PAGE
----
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Hisense 55-inch XT770 review: Hisense 55-inch XT770

Strapping good looks, a solid screen and some nice smart TV functions for under $2000 make the Hisense well worth considering.

Nic Healey Senior Editor / Australia
Nic Healey is a Senior Editor with CNET, based in the Australia office. His passions include bourbon, video games and boring strangers with photos of his cat.
Nic Healey
3 min read

The Hisense 55-inch XT770 LCD smart TV impressed us straight out of the box with its looks. This is a particularly fine-looking set, with a thin, clear area around the bezel and a handsome metal stand.


Hisense 55-inch XT770

The Good

Solid picture. Elegant design. Great remote.

The Bad

Poor sound. Small app selection.

The Bottom Line

Strapping good looks, a solid screen and some nice smart TV functions for under $2000 make the Hisense well worth considering.

It's a bit of a surprise, really — until recently, it was the top tier TV manufacturers who concentrated on design, with the premium price commanding premium aesthetic sensibilities. Hisense may not be producing anything in rose gold just yet, but they are going beyond the black rectangle.

It doesn't feel cheap or tacky, either — in fact, it's got some weight on it. At 25kg, without the stand attached, getting it out of the box was nearly a two-person job.

The XT770 has four HDMI ports — about average for the current crop of TVs — along with two USB ports, both with wired and wireless networking capabilities. Considering we've had a few rants about HDMI placements in the past, it's worth noting that all four on the XT770 are easily accessible and with absolutely nothing to block them. Quite relieving, really.

It's an active 3D screen — we tested with the standard Clash of the Titans disc and thought the results were fine, if not the best we've seen. We were more impressed with 2D; the image is bright and reasonably clear when playing Blu-rays, with maybe just the smallest bit of blur in very high action. We thought the image was great in bright light too, remaining quite clear under fluorescents.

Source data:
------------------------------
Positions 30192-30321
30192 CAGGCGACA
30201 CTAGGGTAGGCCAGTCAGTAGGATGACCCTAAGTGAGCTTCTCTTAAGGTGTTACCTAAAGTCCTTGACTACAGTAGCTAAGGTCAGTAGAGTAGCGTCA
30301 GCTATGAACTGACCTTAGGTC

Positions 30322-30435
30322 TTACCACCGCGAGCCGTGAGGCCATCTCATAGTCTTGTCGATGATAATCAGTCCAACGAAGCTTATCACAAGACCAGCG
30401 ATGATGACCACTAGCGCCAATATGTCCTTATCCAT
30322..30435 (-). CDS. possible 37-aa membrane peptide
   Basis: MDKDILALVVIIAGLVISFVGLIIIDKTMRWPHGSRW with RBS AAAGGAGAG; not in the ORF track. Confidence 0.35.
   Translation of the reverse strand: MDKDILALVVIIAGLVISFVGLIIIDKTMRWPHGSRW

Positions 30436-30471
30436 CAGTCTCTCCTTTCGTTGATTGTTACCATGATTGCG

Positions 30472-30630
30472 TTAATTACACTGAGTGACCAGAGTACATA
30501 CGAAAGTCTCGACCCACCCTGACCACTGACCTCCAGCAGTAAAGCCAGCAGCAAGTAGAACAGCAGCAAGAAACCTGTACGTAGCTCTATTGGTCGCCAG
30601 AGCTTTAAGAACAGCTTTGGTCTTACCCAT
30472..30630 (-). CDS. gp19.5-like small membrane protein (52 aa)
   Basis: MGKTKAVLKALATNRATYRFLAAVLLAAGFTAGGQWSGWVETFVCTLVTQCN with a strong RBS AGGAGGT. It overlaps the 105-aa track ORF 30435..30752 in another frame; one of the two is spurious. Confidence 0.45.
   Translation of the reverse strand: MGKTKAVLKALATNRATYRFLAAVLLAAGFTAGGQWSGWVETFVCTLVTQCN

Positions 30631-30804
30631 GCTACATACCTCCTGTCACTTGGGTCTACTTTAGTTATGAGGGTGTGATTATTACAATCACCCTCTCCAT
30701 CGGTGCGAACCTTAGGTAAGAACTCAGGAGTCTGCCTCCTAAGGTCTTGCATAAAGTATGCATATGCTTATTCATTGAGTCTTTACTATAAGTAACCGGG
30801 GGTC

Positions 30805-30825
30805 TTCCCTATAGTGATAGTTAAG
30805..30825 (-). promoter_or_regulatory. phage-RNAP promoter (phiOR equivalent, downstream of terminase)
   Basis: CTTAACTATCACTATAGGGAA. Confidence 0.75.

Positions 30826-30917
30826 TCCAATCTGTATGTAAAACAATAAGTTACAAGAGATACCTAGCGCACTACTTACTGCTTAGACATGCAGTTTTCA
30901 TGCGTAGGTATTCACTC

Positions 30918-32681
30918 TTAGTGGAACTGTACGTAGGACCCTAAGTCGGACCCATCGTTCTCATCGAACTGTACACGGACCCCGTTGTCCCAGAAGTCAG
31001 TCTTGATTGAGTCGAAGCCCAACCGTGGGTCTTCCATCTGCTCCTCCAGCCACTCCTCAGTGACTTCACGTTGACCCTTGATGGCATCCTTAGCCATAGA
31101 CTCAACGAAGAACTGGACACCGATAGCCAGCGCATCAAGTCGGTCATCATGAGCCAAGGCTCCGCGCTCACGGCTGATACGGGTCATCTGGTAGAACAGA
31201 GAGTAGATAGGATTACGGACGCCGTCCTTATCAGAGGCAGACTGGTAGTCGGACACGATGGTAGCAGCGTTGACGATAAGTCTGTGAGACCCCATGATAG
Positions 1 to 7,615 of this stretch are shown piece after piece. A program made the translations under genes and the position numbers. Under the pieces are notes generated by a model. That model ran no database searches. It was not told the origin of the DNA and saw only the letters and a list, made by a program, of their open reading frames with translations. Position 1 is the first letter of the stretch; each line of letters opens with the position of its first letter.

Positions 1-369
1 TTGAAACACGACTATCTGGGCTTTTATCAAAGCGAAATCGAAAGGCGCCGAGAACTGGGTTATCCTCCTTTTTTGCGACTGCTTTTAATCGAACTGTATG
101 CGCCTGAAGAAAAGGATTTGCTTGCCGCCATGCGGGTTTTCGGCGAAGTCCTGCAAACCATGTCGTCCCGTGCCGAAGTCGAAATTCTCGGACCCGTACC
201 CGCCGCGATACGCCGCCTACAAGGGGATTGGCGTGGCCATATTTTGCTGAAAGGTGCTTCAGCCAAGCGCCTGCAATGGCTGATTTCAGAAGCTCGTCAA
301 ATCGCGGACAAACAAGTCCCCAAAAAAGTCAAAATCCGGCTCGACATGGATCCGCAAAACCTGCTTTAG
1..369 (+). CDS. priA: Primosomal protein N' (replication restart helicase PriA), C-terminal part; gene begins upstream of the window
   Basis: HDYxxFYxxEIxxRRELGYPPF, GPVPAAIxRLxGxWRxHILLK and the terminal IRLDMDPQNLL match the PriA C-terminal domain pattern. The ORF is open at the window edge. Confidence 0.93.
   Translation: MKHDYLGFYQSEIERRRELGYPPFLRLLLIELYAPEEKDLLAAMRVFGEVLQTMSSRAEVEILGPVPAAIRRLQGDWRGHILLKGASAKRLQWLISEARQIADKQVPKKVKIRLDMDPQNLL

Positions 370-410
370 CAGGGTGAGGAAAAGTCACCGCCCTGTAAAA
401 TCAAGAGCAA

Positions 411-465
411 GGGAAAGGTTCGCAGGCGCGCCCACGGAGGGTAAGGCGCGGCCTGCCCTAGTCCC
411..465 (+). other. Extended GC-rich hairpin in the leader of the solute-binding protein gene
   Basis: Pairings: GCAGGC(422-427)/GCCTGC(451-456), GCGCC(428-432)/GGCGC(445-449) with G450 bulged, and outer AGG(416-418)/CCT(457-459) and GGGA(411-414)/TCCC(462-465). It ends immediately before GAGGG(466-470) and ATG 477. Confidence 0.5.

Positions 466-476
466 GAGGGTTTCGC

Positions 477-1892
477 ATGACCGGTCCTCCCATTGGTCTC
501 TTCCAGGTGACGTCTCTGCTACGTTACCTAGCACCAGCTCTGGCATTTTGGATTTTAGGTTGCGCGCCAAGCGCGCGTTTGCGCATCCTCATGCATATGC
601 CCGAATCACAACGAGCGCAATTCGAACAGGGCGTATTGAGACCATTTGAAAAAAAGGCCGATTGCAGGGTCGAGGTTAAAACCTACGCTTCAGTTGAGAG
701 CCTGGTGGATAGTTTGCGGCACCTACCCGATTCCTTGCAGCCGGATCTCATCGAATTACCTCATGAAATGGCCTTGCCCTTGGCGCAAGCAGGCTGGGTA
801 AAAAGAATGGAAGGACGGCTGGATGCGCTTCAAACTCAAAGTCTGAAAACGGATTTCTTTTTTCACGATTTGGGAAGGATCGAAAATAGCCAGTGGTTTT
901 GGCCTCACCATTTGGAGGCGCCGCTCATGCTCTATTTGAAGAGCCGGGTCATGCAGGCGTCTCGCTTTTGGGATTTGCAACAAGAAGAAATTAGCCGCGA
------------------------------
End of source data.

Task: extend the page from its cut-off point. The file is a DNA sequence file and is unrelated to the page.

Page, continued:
Sound, however, was a bit disappointing — while the volume was there, we found it a little flat. It would be fine for TV, but was lacking a little for films. We'd recommend pairing this with speakers or a sound bar to get the most from it.

The XT770 is also DLNA certified, and playback of files from USB and network is supported. Getting the TV on the network requires a little set-up, but it was well detailed in the manual. There's a great list of watchable formats and solid support for audio too (although not FLAC, sadly). We loved the interface for file playback — very easy to navigate with a clear lay out.

It's a smart TV, and while the apps on offer are fairly limited, compared to the bigger brands such as LG and Samsung, the interface is clean and easy to get around. It ships with the SBS On Demand app pre-installed, but other than that, the browser and YouTube, there's not much else to really grab anyone's attention.

The remote gets a mention for its dedicated Opera browser (yes, Opera!) and YouTube buttons — two pretty handy apps to be able to launch at a touch.

Hisense has set the RRP at AU$1999, which definitely places it amongst the more expensive second-tier TVs on the market. It also means that you'll probably be able to find it for cheaper if you're willing to bargain.

In the end, all the XT770 really needs is a boost in its smart TV offerings. The SBS catch-up app is a great start, but a few more local Aussie services, either pre-loaded or available for download, would push this set past "quite nice" and into "very good". Still, if you're shopping for a sub-$2000 large-size TV, this should be on your shortlist.